 The Injustice Done to Tou Ngo (Hanqing)
 Fuente Ovejuna (Lope de Vega)
 Cyrano de Bergerac (Edmond Rostand)
 The Boar (Anton Chekhov)
 Death of a Salesman (Arthur Miller)
 An analytic, interpretative, or critical literary
composition usually much shorter and less
systematic and formal than a dissertation or thesis
and usually dealing with its subject from a limited
and often personal point of view.
 Familiar Essay – an informal, light-hearted form

 Formal Essay – a serious form of the essay

 Michel de Montaigne used the term essais in 1571

 Francis Bacon – Father of the English essay
 Charles Lamb – Father of the familiar essay
 The Short Story – brief fictional prose narrative
usually concerned with a single effect conveyed in
a single significant episode or scene and involving
a limited number of characters, sometimes only

 The Novel - fictional prose narrative of

considerable length and a certain complexity that
deals imaginatively with human experience
through a connected sequence of events involving
a group of people in a specific setting.
 Picaresque novel – an early form of the novel,
usually first-person narrative relating the
adventure of a rogue or lowborn adventurer who
drifts from place to place.
 Don Quixote (Miguel de Cervantes)
 The Adventures of Hucleberry Finn (Mark Twain)

 Epistolary novel – told through the medium of

letters by one or more of the characters. This was
one of the earliest forms of the novel to be
 The Color Purple (Alice Walker)
 The Black Box ( Amos Oz)
 Gothic novel - European romantic,
pseudomedieval fiction having a prevailing
atmosphere of mystery and terror.
 Frankenstein ( Mary Wollstonecraft Shelley)
 Dracula (Bram Stoker)

 Roman a clef – has extraliterary interest of

portraying identifiable, sometimes real people
more or less thinly disguised as fictional
 Animal Farm (George Orwell)
 Finnegan’s Wake (James Joyce)
 Historical novel – has its setting a period of
history and that attempts to convey the spirit,
manners, and social conditions of a past age with
realistic detail and fidelity to historical fact.
 War and Peace (Leo Tolstoi)
 Viajero (F. Sionil Jose)

 Novel of manners – re-creates a social world ,

conveying with finely detailed observation the
customs, values, and mores of a highly developed and
complex society.
 Pride and Prejudice, Sense and Sensibility (Jane
 The Age of Innocence ( Edith Wharton)
 Detective stories – employs suspense,
crime, investigation, logical thinking.
The Adventures of the Speckled Band (Arthhur
Conan Doyle)
Death Arrives on Schedule (Hansjörg Martin)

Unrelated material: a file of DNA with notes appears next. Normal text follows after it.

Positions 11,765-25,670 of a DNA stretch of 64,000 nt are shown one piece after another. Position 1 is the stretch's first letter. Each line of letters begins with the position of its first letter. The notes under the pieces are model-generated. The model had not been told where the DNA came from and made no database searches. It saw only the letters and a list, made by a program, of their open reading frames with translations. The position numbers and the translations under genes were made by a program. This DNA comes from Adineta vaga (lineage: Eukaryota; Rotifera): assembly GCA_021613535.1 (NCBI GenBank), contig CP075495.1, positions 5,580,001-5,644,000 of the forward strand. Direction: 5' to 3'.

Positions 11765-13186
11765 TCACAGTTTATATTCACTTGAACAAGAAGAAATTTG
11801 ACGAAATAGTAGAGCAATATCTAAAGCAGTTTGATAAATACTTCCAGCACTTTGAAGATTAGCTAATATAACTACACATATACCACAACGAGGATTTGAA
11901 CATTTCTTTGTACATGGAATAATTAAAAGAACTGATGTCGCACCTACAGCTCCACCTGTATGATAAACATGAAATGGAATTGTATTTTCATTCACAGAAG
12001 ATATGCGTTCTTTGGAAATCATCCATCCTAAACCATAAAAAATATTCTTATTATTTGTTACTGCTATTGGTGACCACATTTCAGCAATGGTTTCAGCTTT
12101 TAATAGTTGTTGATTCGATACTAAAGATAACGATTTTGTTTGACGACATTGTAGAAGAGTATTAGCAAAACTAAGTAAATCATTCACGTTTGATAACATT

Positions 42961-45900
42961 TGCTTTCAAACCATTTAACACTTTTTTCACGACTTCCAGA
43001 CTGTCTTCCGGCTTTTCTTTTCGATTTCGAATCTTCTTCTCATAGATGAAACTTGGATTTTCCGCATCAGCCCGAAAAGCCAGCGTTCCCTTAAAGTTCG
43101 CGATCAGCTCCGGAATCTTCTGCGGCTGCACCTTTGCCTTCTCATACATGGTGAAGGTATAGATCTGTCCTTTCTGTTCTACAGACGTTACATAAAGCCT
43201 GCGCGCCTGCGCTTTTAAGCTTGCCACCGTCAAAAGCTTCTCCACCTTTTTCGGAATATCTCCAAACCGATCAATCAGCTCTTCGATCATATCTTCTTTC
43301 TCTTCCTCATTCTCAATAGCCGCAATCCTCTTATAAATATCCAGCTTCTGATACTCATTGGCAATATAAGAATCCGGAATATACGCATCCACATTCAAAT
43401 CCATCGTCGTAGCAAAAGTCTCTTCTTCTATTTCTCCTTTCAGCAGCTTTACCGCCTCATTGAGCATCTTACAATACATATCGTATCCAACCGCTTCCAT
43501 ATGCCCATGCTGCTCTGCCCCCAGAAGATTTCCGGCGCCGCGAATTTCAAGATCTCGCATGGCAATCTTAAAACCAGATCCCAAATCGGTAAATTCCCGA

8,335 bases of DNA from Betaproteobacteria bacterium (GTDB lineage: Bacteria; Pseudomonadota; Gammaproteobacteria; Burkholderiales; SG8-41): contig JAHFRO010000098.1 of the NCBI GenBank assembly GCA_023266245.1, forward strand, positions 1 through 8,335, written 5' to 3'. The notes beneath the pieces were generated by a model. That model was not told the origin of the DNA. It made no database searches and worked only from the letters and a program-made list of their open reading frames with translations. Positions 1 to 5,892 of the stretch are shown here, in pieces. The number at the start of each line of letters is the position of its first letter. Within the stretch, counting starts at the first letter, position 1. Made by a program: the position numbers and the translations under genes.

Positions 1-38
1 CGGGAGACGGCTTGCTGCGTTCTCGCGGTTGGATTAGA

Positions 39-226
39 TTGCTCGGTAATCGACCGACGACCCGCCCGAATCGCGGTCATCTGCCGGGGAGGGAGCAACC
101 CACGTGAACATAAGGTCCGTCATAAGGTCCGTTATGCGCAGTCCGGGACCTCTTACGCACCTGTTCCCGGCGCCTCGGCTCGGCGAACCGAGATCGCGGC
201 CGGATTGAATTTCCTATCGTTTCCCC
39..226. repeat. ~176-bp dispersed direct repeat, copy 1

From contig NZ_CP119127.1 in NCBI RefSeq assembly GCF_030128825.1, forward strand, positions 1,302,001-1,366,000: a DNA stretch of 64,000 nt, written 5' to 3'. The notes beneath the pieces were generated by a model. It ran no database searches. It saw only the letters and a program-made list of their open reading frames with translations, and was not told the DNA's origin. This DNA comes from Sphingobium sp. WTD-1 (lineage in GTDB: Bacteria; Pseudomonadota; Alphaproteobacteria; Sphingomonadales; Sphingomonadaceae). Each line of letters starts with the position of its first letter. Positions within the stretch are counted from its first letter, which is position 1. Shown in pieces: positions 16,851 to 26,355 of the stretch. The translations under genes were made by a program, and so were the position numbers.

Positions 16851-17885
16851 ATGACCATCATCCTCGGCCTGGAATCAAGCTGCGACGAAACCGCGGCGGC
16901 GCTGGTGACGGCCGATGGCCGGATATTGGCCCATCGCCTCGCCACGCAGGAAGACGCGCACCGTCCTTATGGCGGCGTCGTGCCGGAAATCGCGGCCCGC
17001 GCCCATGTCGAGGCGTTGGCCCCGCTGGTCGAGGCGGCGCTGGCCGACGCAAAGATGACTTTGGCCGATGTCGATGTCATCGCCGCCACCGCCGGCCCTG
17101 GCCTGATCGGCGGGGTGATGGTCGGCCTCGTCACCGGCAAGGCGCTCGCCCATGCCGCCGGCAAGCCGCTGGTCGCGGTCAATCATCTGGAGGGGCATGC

 Sciencefiction – uses science,

technology, the future, the unknown.
 The Feeling of Power (Isaac Asimov)
The Expedition (Rudolf Lorenzen)
 Humorous stories – light, funny,
entertaining pieces
 Lohengrin (Leo Slezak)
A Wedding Without Musicians (Sholom
 Journals and Letters
• The Diary of a Young Girl (Anne Frank)
• Letter to Indira Tagore (Rabindranath Tagore)

 Literary Journalism
• The Frighthening Joy (De Volkskrant)
• Building Atomic Security (Zycie Warszawy)
 Autobiography
• By Any Other Name (Santha Rama Rau)
• The Long Walk to Freedom (Nelson Mandela)

 Biography
• China Men (Maxine Hong Kingston)
• The Last Seven Months of Anne Frank (Willy
 Memoirs
• Angela’s Ashes (Frank McCourt)
• Tuesdays with Morrie (Mitch Alboom)

 Essays
• Of Repentance (Michel de Montaigne)
• A Small Place (Jamaica Kincaid)
 Satire
• A Modest Proposal (Jonathan Swift)
• Cup Inanity and Patriotic profanity (Buenos Aires

 Speeches
• Letter to the English (Joan of Arc)
• Gettyburg Address (Abrahan Lincoln)
 Classical Drama
• Macbeth (William Shakespeare)

 Realistic Drama
• “Master Harold”…and the Boys (Athol Fugard)

 Expressionist Drama
• The Stronger (August Strindberg)
 Theater of the Absurd
• The Man who Turned into a Dog (Osvaldo
• The Bald Soprano (Eugene Ionesco)

 Magic Realist Drama

• A Solid Home (Elena Garro)
 Comedy – the genre of dramatic literature that
deals with light or amusing with the serious and
profound in a light, familiar, or satirical manner.

 Farce – a light, dramatic composition that uses

highly improbable situations, stereotyped
characters, extravagant exaggeration, and violent

 Allegory – a more or less symbolic fictional

narrative that conveys a secondary meaning not
explicitly set forth in the literal narrative.
 Bildungsroman – a class of novel in German
literature that deals with the formative years of the
main character. It ends on apositive note, though it
may be tempered by resignation and nostalgia.
 Magic realism - Latin American literary
phenomenon characterized by the incorporation
of fantastic or mythical elements matter-of-factly
into otherwise realistic fiction.
 Stream of consciousness – a narrative
technique in nondramatic fiction intended to
render the flow of myriad impressions – visual,
auditory, physical associative, and subliminal.
 Satire - a usually topical literary composition
holding up a human or individual vices, folly,
abuses, or shortcomings to censure by means
of ridicule, irony, or other methods, sometimes
with an intent to bring about improvement.

 Foreshadowing – the organization and

presentation of events and scenes in a work of
fiction or drama so that the reader or observer
is prepared to some degree for what occurs
later in the work.